Why would you want to talk on the phone directly? To get cancer?

Yeah, because bluetooth works on pure magic, and doesn't use any radio waves or anything else that we were previously worried about. Bluetooth actually works with little multilingual fairies carrying your voice through the air to your phone.

And of course, if you're using a bluetooth there's a good chance your phone is in your pocket - we all know that nothing down there can get cancer, either.

Re:The solar cells are where? (0)

Anonymous Coward | more than 5 years ago | (#26852709)

Homework?

Let's see - People want to believe that they are being green.

GM sells a Hummer with a big eco-unfriendly nickel battery in it, at a huge premium. Walmart is painting itself in a big green banner. Sony sells TVs with the EnergyStar logo that draw 20 watts when they are off. GE sells refrigerators with the EnergyStar logo that cannot be used in the energy saver mode.

Clearly you have confused marketing with reality. Please remove your tinfoil hat and proceed to the nearest Walmart for reprogramming.

Re:The solar cells are where? (0)

Anonymous Coward | more than 5 years ago | (#26853391)

So you NEVER put down your phone? For fuck sakes, when did talking on the telephone become a fucking 24x7 undertaking for so many people?

Light of day? (1)

MMC Monster (602931) | more than 5 years ago | (#26850653)

Do phones generally get a lot of sunlight?

Kudos to them if the solar panel actually generates more energy than the energy cost of producing the panel. My cell phone is on my hip and I barely get enough light to keep from turning a pastey shade of grey. My wife's phone is generally in her pocketbook.

Small design flaw. (1)

ColaMan (37550) | more than 5 years ago | (#26850701)

(checks image)

So...... beautiful,glossy front screen.... which will be face-down 90% of the time on all sorts of unforgiving surfaces.

The production version had better have a slightly raised edge all around that screen, otherwise it's going to be scratched in record time.

Solar powered, eh? (1)

CrimsonAvenger (580665) | more than 5 years ago | (#26850725)

With this new phone, I'd have to leave it laying around during the daytime instead of letting it spend the day in my pocket. Which lowers the convenience of a cellphone considerably - normally mine is in my pocket until bedtime.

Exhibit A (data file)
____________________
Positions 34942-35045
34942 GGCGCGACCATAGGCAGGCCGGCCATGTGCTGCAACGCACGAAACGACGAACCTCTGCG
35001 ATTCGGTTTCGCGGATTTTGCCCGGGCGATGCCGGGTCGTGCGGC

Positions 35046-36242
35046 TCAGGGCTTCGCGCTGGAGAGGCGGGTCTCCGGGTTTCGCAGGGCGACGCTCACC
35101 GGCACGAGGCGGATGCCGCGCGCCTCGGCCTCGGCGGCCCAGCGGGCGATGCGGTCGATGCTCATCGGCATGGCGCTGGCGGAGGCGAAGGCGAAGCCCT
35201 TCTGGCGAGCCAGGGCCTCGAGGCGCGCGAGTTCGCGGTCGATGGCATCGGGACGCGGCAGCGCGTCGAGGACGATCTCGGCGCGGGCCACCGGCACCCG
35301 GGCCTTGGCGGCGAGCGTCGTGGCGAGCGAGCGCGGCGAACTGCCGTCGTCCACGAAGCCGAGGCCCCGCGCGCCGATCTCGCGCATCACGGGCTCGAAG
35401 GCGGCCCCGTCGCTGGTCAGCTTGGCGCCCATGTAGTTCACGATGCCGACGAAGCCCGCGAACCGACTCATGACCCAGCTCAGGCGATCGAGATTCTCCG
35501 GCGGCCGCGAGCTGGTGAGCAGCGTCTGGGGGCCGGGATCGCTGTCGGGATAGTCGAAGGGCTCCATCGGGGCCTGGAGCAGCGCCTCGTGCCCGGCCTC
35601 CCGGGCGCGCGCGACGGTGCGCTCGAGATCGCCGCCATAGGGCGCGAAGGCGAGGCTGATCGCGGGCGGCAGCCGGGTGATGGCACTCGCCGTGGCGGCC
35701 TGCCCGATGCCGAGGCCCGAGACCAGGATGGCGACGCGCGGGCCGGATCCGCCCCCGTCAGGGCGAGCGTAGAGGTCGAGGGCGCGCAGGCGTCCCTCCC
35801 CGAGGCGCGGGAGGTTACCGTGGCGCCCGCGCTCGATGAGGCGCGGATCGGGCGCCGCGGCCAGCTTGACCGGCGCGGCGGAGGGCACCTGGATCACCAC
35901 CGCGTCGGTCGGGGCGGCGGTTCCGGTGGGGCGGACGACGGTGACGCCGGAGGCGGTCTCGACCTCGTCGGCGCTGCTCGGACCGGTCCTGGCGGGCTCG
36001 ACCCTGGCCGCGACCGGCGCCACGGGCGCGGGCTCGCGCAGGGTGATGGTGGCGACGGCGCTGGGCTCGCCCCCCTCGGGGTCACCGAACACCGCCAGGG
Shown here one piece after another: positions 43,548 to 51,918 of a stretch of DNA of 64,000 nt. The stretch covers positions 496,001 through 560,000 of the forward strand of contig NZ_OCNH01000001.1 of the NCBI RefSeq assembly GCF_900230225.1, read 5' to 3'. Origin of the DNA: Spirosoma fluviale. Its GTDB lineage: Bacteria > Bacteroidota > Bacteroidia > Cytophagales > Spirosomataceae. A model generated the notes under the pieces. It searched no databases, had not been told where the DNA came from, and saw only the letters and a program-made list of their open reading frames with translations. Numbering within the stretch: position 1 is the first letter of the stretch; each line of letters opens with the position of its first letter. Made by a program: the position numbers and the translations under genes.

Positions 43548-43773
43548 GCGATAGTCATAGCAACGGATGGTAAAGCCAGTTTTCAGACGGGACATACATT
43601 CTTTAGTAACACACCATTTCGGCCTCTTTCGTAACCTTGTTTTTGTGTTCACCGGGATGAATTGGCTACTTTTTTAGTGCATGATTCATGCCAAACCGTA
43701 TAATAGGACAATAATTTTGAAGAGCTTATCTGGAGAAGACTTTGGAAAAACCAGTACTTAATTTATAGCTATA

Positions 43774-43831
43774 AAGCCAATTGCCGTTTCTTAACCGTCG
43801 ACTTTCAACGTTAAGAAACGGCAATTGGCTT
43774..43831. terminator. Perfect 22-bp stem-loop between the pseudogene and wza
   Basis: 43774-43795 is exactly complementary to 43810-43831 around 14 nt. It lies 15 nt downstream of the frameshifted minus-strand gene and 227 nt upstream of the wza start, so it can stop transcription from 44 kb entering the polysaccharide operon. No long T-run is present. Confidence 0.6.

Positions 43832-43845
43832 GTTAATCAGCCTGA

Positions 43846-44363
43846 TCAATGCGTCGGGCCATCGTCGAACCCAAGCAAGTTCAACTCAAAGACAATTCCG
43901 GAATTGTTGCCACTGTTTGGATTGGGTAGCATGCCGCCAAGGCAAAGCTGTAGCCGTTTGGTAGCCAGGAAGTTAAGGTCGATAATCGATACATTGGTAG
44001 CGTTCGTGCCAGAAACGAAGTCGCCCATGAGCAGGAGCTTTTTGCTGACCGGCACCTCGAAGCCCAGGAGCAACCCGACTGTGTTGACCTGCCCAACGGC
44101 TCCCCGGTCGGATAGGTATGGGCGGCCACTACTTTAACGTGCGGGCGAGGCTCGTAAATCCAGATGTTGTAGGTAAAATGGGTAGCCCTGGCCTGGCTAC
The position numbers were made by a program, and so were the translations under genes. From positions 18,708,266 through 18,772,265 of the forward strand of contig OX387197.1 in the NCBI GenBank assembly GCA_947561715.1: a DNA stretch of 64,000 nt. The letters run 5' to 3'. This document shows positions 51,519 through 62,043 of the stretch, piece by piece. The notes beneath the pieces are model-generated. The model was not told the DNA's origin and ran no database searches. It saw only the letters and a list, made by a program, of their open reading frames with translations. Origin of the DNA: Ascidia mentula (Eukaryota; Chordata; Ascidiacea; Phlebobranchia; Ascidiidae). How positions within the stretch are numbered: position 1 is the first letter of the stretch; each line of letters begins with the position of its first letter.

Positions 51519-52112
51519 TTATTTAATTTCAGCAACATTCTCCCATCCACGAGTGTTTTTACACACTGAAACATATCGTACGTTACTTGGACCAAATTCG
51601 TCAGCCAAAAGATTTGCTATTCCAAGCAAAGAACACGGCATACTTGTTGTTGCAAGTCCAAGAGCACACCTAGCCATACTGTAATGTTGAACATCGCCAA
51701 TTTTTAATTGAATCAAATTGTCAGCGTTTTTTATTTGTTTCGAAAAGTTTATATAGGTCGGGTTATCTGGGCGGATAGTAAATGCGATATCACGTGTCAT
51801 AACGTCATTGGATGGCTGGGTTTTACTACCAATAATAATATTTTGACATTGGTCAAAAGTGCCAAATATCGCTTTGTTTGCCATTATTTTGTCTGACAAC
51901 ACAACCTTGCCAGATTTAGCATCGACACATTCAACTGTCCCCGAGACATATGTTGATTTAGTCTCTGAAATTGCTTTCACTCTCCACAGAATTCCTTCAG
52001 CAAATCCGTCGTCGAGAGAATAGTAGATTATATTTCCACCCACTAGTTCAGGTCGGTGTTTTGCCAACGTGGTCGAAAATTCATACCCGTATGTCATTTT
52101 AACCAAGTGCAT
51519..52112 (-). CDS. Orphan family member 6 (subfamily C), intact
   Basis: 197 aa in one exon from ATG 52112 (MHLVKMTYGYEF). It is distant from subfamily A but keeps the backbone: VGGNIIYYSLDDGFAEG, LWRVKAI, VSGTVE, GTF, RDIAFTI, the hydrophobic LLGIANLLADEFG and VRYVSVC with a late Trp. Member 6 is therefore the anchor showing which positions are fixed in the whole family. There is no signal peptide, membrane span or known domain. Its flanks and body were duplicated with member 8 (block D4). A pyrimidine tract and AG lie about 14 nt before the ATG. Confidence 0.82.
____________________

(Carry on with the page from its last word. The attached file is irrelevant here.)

In other words, not a terribly useful modification to the basic cellphone.

Recycled water bottles (1)

HTH NE1 (675604) | more than 5 years ago | (#26850739)

the body of the phone is made from recycled water bottles.

Recycled water bottles, huh? How many calls can you make with it before it becomes toxic?

Oh wait, that was an urban legend [wikipedia.org] .

thermal model (1, Insightful)

Anonymous Coward | more than 5 years ago | (#26850791)

meh, i'd rather have one that was powered by the heat of my thigh.

Re:thermal model (0)

Anonymous Coward | more than 5 years ago | (#26851657)

Ew

Green Plastic (1)

elcorvax (1395311) | more than 5 years ago | (#26850793)

The body of the phone is made out of recycled water bottles and has no brominated flame retardants, beryllium and phthalates - all incredibly toxic substances.

This could be a real improvement, at the rate that people change cellphones now, the amount of the old tech trash is outrageous, so this could help to minimize the impact if it become a standard

Samsung Releases Solar-Powered Phone (-1, Troll)

Anonymous Coward | more than 5 years ago | (#26850795)

GREAT! I'M GONNA SMASH A HOLE IN MY DICK!

Filter error: Don't use so many caps. It's like YELLING.

Sounded cool at first... (1)

Zakabog (603757) | more than 5 years ago | (#26850877)

It sounded cool at first, I was thinking they'd have a solar panel charging device. Plug your phone into it while you're at work if you work in the day time by a window, and have it charge like that.

This phone is far from that. Putting a solar panel on a phone seems rather useless, unless you intend to leave it out in the sun all the time. When you're walking around outside your phone will be in your pocket, when you're using it, your hand will cover the panel. Plus most people charge their phones at night, when there is no sun out to charge the phone. They've got the right idea but they're doing it all wrong.

Re:Sounded cool at first... (1)

Hognoxious (631665) | more than 5 years ago | (#26851387)

Typical engineer, always thinking of why it won't work.

Now if you had real brains, like the guys in marketing, you'd be thinking of building the solar panels into a free hat. Or something.

In the event of a software failure (1)

kkrajewski (1459331) | more than 5 years ago | (#26850989)

Please place your phone in a dark place to reset.

Or,
(walks under tree) Can you hear me now?

My pocket and my hand (1)

pieisgood (841871) | more than 5 years ago | (#26851037)